Lord Fox, Liberal Democrat spokesperson on Business, Energy and Industrial Strategy in the House of Lords, has highlighted the concerns surrounding the apprenticeship levy. He focussed especially on the quality of apprenticeships, excessive bureaucracy and limited flexibility.

The National Federation of Builders (NFB) welcomes Lord Fox’s perceptive comments but can identify other issues that must be tackled such as how we spend the levy and how we measure success and retain staff. Larger companies can pass 25% of their levy vouchers to their supply chain but, with small and medium-sized companies (SMEs) training four in five of all construction apprentices, they should be able to pass a greater percentage. This would particularly help companies who cannot spend their vouchers because there is a delay in approving apprenticeship standards. The Government’s push for reforming apprenticeships started off on the wrong foot by focussing on numbers rather than on quality. The aspiration was to recruit 3 million new apprentices by 2020. However, the goal of employers is to recruit and retain high-quality staff. Unless our focus is on quality and on apprenticeships completion rather than staff, it will be a lot harder to raise standards. Enforcing late payment...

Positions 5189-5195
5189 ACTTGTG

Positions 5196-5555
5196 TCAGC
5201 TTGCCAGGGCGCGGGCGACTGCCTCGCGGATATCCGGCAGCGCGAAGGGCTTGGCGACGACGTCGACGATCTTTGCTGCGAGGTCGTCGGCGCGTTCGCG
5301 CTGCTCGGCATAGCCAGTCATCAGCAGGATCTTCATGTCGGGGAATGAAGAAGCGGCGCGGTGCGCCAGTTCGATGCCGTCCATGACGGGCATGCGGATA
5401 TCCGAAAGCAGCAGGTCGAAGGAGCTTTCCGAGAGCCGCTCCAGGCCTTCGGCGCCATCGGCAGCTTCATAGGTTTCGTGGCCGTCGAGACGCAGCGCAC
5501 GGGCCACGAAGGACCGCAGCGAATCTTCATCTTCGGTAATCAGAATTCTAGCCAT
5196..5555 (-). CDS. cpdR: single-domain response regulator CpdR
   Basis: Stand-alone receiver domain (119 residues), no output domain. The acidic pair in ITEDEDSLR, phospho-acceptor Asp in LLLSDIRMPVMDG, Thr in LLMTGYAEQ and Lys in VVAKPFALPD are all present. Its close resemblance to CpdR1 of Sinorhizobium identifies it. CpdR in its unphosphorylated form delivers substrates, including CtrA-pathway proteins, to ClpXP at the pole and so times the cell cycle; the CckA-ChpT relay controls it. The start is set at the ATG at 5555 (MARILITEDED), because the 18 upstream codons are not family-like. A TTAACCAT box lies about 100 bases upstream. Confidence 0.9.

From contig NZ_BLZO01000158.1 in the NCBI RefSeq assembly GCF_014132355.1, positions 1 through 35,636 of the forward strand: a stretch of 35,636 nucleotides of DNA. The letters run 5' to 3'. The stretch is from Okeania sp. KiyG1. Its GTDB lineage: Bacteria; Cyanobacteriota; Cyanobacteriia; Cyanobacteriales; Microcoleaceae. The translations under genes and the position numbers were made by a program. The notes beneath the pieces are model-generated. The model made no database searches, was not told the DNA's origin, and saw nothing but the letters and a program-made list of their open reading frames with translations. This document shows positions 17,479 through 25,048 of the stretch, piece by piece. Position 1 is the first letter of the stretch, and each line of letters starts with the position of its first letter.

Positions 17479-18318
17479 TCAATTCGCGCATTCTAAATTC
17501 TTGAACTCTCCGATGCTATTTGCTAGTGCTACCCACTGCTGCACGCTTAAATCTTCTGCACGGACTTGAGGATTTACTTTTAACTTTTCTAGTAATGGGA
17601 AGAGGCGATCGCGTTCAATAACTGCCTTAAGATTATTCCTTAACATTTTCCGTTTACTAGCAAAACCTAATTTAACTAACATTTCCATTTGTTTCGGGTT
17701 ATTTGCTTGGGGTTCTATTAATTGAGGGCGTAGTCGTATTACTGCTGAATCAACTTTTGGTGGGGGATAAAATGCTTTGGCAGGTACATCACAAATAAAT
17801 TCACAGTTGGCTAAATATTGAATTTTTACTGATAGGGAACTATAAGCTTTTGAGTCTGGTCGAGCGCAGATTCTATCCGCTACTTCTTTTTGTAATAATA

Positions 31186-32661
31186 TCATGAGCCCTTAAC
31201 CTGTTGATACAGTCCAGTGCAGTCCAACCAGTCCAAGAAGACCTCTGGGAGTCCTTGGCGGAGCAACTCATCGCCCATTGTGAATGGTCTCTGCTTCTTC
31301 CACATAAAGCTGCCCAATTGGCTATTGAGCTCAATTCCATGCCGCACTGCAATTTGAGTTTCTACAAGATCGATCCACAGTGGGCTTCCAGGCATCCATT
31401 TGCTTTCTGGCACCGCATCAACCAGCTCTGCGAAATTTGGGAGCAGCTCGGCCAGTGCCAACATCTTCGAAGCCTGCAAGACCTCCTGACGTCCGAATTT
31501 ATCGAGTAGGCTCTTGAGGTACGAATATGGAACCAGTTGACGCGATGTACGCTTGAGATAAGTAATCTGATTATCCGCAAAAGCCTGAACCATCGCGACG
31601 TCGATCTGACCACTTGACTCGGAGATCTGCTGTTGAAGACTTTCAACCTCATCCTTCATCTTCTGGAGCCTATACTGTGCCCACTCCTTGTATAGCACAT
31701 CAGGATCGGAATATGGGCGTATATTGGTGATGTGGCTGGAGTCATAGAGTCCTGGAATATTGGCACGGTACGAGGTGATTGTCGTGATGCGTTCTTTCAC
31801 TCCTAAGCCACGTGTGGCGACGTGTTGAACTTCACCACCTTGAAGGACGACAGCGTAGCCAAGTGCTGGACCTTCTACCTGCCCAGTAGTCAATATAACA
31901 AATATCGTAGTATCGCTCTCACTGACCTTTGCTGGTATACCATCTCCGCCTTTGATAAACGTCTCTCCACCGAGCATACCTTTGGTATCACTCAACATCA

16 May 2019
EU and UK flags

A dossier of internal NHS planning documents has revealed fears of staff shortages in the health service and a hit to medicine supplies after Brexit.

Pro-EU campaign Best for Britain found that almost all of the 35 Trusts which provided communications about the risks of Britain quitting the EU said staffing levels were a worry. A shortage of medicines and uncertainty around future research projects were also among the main concerns uncovered by the Freedom of Information requests. Their findings revealed that at least four trusts saw Brexit as a strategic risk to their workings, with The Dudley Group branding a possible no-deal departure “catastrophic”. The same Trust said critical medicine shortages had already grown since the beginning of the year, with 100 drugs and a product used to diagnose Parkinson's Disease at risk of delivery delays. Elsewhere, the director of pharmacy at the Midlands Partnership Trust voiced fears in an email chain about the need for a civil contingencies medicines stockpile. Meanwhile, Derbyshire Community Health Services said they were looking into the...